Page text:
“It’s very weird,” said Graham Nash, reminded that he and David Crosby have been cross-pollinating harmonies and songs for 43 years. Calling from Los Angeles, where he and Crosby are rehearsing for the show that brings them to the Arlington this Sunday night, Nash was in a decidedly meditative mood. “Weird because on my next birthday, I’ll be 70. I don’t want to be the one that’s home watching the telly. I want to be out there, going to openings, shows, doing things like I always did.”
Apparently, another odd aspect of aging is how celebrated he’s become. “I mean people are just slapping down awards now. They keep flinging statuettes, just for being here I guess.” Nash, inducted twice into the Rock and Roll Hall of Fame, doesn’t seem too wrapped up in any of it, though, even when you point out his fine record of humanitarian work. “Well, you know, you’ve got to give back,” he explains simply. And he even seems slightly dismissive of his own great songs, particularly the anthem-like work from the early 1970s: beautiful songs like “Just a Song Before I Go” and tunes that sang themselves deep into the culture, such as “Teach Your Children” and “Our House.” Though he is a tad proud of his accomplishments: “You know, it wasn’t profound. I mean I was writing about something that everybody has—well, I guess not everybody, but a lot of people have a house. I guess it’s just nice, though, when you realize that you’ve left something behind. Something that will last when this flesh is gone.”
Nash was born in Blackpool, Lancashire, in February 1942, and made his first great leap into the cauldron of pop with The Hollies (named after Buddy) as part of the early British Invasion. The band had an unmistakable sound: multi-tracked walls of voice ringing in a keen blend of folk, rock, and pop, which got its perfect expression in songs like “Bus Stop.” Nash was not The Hollies’ lead singer, nor even their chief composer, but he did create some of the band’s most haunting songs, like “Carrie Anne” and “On a Carousel.” According to some biographers, Nash grew impatient with The Hollies’ reluctance to go psychedelic in the late 1960s and left the band after meeting David Crosby, who was a much easier companion in heady compositions. Surprisingly, though, Crosby, Stills and Nash (CS&N), the first bona fide hippie-era supergroup, became a hallmark of mellow musical excursions. Meanwhile, as CS&N continued to split and reform, Nash and Crosby maintained a lifelong bond, touring and recording together throughout the years. Nash agrees that they’re getting pretty good at it by now. “I mean, if I had been a plumber for 43 years, I would probably be good at that, too,” he joked.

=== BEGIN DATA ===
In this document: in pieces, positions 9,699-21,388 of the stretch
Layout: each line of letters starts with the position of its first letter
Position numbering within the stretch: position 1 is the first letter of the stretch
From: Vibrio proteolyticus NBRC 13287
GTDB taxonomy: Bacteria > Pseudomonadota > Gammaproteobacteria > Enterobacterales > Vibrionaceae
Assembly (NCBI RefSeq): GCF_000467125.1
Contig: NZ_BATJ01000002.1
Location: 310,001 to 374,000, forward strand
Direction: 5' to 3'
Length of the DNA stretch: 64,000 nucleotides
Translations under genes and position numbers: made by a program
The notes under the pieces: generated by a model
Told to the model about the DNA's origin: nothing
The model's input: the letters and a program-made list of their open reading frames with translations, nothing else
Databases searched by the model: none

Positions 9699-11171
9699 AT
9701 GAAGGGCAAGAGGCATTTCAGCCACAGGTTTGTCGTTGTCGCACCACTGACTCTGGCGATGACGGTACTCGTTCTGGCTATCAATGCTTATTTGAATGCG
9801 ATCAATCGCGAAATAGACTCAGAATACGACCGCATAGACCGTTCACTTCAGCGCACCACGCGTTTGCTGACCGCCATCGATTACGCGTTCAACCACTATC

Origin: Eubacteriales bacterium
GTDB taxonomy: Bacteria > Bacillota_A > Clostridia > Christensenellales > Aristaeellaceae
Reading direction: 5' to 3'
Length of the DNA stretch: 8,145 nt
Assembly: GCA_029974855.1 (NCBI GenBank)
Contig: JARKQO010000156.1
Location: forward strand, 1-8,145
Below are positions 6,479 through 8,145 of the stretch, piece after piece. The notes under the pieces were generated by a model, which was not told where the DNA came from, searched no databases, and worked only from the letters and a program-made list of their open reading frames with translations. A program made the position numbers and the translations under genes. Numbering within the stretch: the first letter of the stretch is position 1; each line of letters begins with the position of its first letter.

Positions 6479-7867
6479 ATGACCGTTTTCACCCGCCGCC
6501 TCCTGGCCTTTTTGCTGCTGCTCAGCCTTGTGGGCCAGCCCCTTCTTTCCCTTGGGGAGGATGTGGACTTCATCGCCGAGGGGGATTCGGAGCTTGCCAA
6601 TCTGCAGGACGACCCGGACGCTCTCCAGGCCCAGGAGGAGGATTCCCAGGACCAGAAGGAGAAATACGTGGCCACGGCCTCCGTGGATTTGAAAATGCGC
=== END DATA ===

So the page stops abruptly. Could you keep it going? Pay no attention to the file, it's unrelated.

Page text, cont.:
It’s too early to tell exactly how Sunday’s show will go, since the duo was literally in their first hours of plunking and playlist plotting when Nash and I spoke. “We’re going through a lot of stuff that people want to hear. We know that we have to make the people who are spending their egg money on going to these concerts—you know it’s hard to earn a dollar nowadays—we have to make them happy. And maybe that’s why they’ve liked us for all these years. But we are doing a few things people don’t expect. Like the song ‘Camera,’ which is on David’s most recent CD.”
Nash’s most celebrated wax is likely 1971’s Songs for Beginners, which was released the same year as Crosby’s If I Could Only Remember My Name. Both records have become recently reevaluated by the younger, so-called indie freak-folk set. Nash’s daughter just released Be Yourself, which is a track-by-track tribute to Beginners that features guest spots by Fleet Foxes, Vetiver, and Bonny “Prince” Billy. Nash is proud of the intergenerational lift. “You ought to pick it up. But you know, at our shows, it’s always been a range of fans, from age 15 to age, oh, 60.”
Meanwhile, Nash is maniacally busy by his own admission: “Making music, painting, photography, all that shit,” he said. He’s simultaneously working on a three-CD collection of Stephen Stills songs, another triad omnibus of CS&N, and an acoustic CD version of a concert he and Crosby performed in the ’90s. “I’m very happy to keep busy,” he said, adding that the laurel-resting fame-and-glory aspect was not his pot of tea. “I don’t like to rest on my laurels. I change my appearance constantly so I can avoid all the stuff that comes with fame.” He’s also working on books: photography (he was a pioneer of digital printing), self-portraits, and more. He might be driven by the thought of years rolling by, as much as anything, though. “I much prefer the work. I like the creative processes more than all the rest of it. But everything considered, I’m just happy to be breathing and getting on with the rest of my life.”
David Crosby and Graham Nash play the Arlington Theatre this Sunday, March 27, at 8 p.m. For tickets and info, call 963-4408 or visit thearlingtontheatre.com.